The soundtrack opens with the composition “The Illusive Man”, a spacey and dark theme that features an attention-seeking piano and an intermittent violin for good measure. The track doesn’t really go any where, but it’s a great start to the soundtrack and it’s ominously reprised in the awesome track “Suicide Mission”. This particular composition is one of stronger pieces on the soundtrack. After its slow start, it begins to pick up its pace with a string section and a teasing reprisal of the main theme. The drums get more dramatic with the support of a deep brass section for that additional heroic feeling. The track really sets the mood for the game: the crew are going into a mission with the chances of the survival being extremely low, is all hope lost, this music doesn’t know, giving hints of despair and optimism.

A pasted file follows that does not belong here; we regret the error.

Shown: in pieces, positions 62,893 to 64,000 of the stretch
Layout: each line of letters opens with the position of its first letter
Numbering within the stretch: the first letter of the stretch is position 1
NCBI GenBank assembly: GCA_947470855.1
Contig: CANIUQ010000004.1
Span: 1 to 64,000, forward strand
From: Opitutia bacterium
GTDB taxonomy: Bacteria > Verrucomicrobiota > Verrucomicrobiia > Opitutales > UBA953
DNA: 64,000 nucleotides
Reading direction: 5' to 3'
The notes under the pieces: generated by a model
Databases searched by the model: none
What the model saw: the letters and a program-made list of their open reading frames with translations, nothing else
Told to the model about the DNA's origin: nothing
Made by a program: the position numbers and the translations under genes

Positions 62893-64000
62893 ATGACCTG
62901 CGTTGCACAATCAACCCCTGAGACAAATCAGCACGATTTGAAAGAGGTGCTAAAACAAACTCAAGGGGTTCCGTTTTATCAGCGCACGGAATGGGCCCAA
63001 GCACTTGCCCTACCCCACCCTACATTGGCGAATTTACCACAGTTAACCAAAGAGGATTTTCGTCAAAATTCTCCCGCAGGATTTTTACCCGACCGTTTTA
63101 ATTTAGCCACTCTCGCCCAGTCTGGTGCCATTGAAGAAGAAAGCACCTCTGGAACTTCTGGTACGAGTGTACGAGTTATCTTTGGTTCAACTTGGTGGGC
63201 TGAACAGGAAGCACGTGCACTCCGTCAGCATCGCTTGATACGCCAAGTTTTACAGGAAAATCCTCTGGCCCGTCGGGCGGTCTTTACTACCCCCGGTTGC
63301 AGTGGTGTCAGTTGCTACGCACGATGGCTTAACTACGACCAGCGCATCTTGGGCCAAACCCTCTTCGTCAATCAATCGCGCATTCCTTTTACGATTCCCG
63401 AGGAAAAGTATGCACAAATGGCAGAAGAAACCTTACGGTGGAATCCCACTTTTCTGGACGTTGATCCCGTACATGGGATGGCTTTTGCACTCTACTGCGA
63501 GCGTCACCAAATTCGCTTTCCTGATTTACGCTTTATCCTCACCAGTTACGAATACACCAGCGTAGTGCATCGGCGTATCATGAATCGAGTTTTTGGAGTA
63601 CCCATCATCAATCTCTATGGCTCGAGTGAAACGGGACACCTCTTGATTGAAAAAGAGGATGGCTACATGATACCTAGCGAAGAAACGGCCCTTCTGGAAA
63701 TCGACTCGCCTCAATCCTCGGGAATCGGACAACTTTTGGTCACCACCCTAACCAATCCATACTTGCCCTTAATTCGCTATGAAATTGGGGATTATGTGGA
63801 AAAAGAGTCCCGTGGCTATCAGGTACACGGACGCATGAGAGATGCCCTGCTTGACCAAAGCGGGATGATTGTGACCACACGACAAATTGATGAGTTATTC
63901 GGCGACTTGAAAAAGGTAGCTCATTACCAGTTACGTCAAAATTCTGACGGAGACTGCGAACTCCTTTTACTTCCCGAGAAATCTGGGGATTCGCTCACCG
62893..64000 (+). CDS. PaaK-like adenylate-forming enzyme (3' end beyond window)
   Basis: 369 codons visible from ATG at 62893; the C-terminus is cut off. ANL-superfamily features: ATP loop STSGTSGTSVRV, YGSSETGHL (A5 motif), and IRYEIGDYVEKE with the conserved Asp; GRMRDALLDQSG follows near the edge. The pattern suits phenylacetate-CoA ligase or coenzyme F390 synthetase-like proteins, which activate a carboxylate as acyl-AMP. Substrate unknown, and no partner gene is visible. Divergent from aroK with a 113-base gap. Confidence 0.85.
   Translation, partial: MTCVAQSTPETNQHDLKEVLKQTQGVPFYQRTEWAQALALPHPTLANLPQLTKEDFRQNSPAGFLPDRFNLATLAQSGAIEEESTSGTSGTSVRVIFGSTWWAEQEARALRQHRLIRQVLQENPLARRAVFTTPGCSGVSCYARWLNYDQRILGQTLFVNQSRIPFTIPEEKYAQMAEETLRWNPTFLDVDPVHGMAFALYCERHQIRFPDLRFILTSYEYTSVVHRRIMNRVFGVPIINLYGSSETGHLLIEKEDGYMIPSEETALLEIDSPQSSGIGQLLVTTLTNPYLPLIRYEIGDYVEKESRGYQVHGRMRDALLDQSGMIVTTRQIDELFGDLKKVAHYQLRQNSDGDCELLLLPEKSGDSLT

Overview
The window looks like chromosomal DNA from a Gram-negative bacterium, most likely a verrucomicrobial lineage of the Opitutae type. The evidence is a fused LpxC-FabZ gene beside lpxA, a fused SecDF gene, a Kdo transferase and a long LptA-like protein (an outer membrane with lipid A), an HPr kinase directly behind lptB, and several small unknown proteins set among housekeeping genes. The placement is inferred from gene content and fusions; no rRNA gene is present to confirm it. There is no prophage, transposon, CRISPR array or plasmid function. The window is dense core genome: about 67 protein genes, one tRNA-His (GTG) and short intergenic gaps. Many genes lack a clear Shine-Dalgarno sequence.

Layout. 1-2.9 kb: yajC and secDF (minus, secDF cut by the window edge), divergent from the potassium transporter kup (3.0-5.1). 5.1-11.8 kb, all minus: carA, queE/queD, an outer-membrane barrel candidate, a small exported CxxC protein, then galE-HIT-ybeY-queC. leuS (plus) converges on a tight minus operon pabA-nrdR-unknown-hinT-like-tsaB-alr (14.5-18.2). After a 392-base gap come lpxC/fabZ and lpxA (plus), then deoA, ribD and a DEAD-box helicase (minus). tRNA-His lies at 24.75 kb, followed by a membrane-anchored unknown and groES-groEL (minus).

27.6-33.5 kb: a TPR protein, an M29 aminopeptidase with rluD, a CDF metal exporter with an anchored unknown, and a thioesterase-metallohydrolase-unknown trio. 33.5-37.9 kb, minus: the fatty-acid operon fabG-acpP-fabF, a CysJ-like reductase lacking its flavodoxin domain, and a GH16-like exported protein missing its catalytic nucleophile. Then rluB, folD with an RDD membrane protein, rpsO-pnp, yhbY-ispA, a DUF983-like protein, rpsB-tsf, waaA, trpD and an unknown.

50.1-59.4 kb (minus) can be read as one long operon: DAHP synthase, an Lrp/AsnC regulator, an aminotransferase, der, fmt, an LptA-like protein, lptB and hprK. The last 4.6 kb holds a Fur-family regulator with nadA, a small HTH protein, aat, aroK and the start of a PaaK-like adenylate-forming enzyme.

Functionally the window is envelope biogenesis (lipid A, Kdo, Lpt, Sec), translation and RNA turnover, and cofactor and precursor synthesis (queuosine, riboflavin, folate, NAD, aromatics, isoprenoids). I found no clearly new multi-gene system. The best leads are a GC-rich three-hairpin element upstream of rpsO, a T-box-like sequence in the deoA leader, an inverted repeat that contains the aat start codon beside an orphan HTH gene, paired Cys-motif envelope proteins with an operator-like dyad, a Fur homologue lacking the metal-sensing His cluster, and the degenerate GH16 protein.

“The End Run” is similar to “Suicide Mission”, however, this piece is all about you and how you played the game. If you won the loyalty of your team and survived, then you’ll get a great feeling of euphoria when hearing its dramatic crescendo, but if you didn’t and your Shepard died, well, you’ll certainly feel regret for your actions when the music dramatically pauses.

Overall, you’ve got another great performance from the legendary Jack Wall. The soundtrack is out of this world and perfectly compliments the game, no matter what your actions. The diversity and perfect capture of the game’s mood in the music is professional delivered, but Mr. Wall please…please…pretty please…bring back those missing notes for Mass Effect 3.